The biggest problem is that there’s little available land left on the island and all of it is in private hands waiting to be developed into townhouses and condo complexes. With more than 22 000 residents living on the island, we believe a new school is a major priority.
The current borough government wants to place the school in a park, adjacent to two of the island’s major thoroughfares. The site is too small to accommodate the large new school which is required to serve residents’ needs, meaning if the current plan goes ahead, we’ll be right back where we started, needing another school, in but a few years’ time.
We think this is profoundly irresponsible. Moreover, Nun’s island will soon need a secondary school as well, given current demographic trends. We feel it’s far better we plan for those future realities now rather than deal with the consequences later on.
What has the current administration done about this issue?
The current Union Montreal borough administration has not handled this well. They made it a needlessly divisive issue; people are being harassed, tires have been slashed. Keep in mind that the Verdun borough mayor’s office has been raided by UPAC three times; it’s clear to me someone may have some significant real estate interests.
There’s enough undeveloped land on Nun’s Island for between eight and ten thousand more apartments or condos. That’s a lot of potential tax revenue. But Projet Montréal has thoroughly studied this issue, has analyzed the OCPM’s 71-page report and we’ve come to a different conclusion: private land should be used for new schools.
It’s ridiculous to put a too small school in the middle of a park. Other lots have been offered by private developers, so we’d really like to know why the current Union Montreal government is so insistent on the location the OCPM deemed insufficient.
How has Verdun changed since you moved here?
Well, the first week I lived here there was an arsonist on the loose.
So it has improved?
Ha! Yes, by leaps and bounds. There were parts of Verdun you simply didn’t walk around late at night by yourself back then, today Verdun’s nothing like that. Real estate speculators keep indicating it’s one of many ‘next Plateaus’ in our city. There’s certainly been some gentrification, but this has been problematic as well. Verdun is an affordable inner-ring suburb and I’d like to keep it that way.
Tell me about the community you wish to represent, what are their needs?
Verdun is now a very multi-cultural community, with large Chinese, Haitian, Bangladeshi, Pakistani and Rwandan communities. We also have a surprisingly large Latino community.
But all too often I find these diverse communities living in silos – I’ve been walking around visiting apartment buildings where only one ethnic group can take up an entire building. That needs to change.
Further, many immigrants feel completely disengaged from civic politics, some have even been incredulous when I told them that they had the right to vote in our municipal elections. Can you believe it?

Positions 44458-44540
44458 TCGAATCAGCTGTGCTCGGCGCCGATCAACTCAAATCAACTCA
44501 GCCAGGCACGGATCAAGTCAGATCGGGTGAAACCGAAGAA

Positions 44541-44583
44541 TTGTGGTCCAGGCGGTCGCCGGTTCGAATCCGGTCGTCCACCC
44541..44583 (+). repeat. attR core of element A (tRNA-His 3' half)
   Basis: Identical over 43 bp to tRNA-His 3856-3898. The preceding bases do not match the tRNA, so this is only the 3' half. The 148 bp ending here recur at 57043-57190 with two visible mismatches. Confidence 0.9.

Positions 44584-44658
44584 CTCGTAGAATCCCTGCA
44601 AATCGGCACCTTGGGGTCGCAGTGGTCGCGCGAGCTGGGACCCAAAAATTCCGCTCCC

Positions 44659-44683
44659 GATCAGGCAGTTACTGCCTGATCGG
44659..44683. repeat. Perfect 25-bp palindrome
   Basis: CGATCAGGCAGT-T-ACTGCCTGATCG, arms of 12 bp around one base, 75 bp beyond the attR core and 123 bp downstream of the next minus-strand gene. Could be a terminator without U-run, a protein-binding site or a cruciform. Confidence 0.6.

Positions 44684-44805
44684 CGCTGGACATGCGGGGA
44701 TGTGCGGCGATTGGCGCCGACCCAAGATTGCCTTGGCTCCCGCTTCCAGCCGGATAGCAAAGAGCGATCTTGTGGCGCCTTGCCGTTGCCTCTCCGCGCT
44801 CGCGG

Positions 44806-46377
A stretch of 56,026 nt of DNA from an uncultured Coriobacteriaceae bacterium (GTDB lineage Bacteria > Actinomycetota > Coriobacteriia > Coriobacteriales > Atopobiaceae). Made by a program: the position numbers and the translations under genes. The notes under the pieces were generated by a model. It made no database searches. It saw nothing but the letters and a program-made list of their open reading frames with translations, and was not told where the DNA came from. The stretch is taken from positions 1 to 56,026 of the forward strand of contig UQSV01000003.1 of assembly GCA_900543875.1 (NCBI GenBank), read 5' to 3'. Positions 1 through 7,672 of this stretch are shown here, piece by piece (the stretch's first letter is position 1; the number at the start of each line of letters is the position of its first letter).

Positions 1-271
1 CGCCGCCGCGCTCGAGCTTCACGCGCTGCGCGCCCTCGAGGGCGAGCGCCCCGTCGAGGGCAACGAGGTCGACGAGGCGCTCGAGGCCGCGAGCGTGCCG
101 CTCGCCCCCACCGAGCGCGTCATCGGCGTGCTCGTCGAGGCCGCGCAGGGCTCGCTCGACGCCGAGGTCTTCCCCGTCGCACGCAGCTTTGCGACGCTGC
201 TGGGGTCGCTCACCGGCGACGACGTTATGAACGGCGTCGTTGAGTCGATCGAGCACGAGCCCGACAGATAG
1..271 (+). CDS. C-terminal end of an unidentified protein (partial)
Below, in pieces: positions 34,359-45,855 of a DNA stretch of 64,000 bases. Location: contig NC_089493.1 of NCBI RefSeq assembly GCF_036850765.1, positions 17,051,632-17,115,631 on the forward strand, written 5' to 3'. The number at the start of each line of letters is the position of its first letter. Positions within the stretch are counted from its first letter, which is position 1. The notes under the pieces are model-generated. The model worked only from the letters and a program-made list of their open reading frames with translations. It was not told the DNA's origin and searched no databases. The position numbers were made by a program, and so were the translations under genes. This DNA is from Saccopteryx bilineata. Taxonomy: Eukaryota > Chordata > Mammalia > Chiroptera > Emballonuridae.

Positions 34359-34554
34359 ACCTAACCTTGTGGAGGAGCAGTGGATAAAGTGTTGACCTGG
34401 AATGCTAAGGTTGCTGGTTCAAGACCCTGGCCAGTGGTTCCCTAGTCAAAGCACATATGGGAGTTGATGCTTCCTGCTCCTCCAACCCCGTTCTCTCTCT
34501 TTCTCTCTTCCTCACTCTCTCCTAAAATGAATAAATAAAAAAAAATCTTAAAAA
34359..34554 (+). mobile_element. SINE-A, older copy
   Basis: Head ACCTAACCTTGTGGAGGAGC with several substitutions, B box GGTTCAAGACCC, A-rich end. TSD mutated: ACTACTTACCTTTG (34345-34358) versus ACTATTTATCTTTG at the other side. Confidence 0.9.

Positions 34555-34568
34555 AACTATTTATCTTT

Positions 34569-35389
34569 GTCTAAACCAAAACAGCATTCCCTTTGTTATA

What do you want to accomplish if elected borough mayor?
Aside from solving the public school problem in Nun’s Island, I want to revitalize our main commercial arteries with more locally-owned small businesses. We also need to avoid a ‘condo ghettoization’ of Verdun and secure low-cost housing.
I’d also like to get citizen committees up and running on specific issues, be it new schools or what our needs are vis-a-vis the Champlain Bridge replacement. Ultimately, we need a far more engaged citizenry, so that we can resuscitate Verdun’s greatest single characteristic – its community spirit.
Is Montreal a gay sanctuary?
From my perspective, yes, absolutely, but we need to be aware of how recent this is. When I first moved to Montreal I did so because small-town Québec wasn’t terribly interested in being open and inclusive towards homosexuals.
But we absolutely must remember that, even as recently as twenty years ago, gay-bashings were far more frequent and the Montreal police even had a ‘morality squad’ which was all too often employed in raiding underground gay clubs, beating the shit out of people, and/or patrolling Mount Royal ticketing men for ‘cruising.’ It’s probably very surprising for young people today to hear such things.
What changed on a local level?
About twenty years ago the gay community in Montreal got organized and began pushing for reforms. It helped that there was a human rights commission set up to investigate anti-LGBTQ hate crimes, not to mention all the bad press the Sex Garage raid produced. But things really picked up when the gay community began concentrating in what is today the Gay Village and local politicians realized that the LGBTQ community as a whole was increasingly wealthy and far better connected.
Once politicians realized we were organized and resourceful (not to mention swimming in disposable income), they became sincerely interested in ‘the gay vote.’ The rest, as they say, is history.
Montrealers go to the polls November 3rd 2013. For the love of all that’s good and holy, please go vote. Make sure your name’s registered by calling Elections Québec.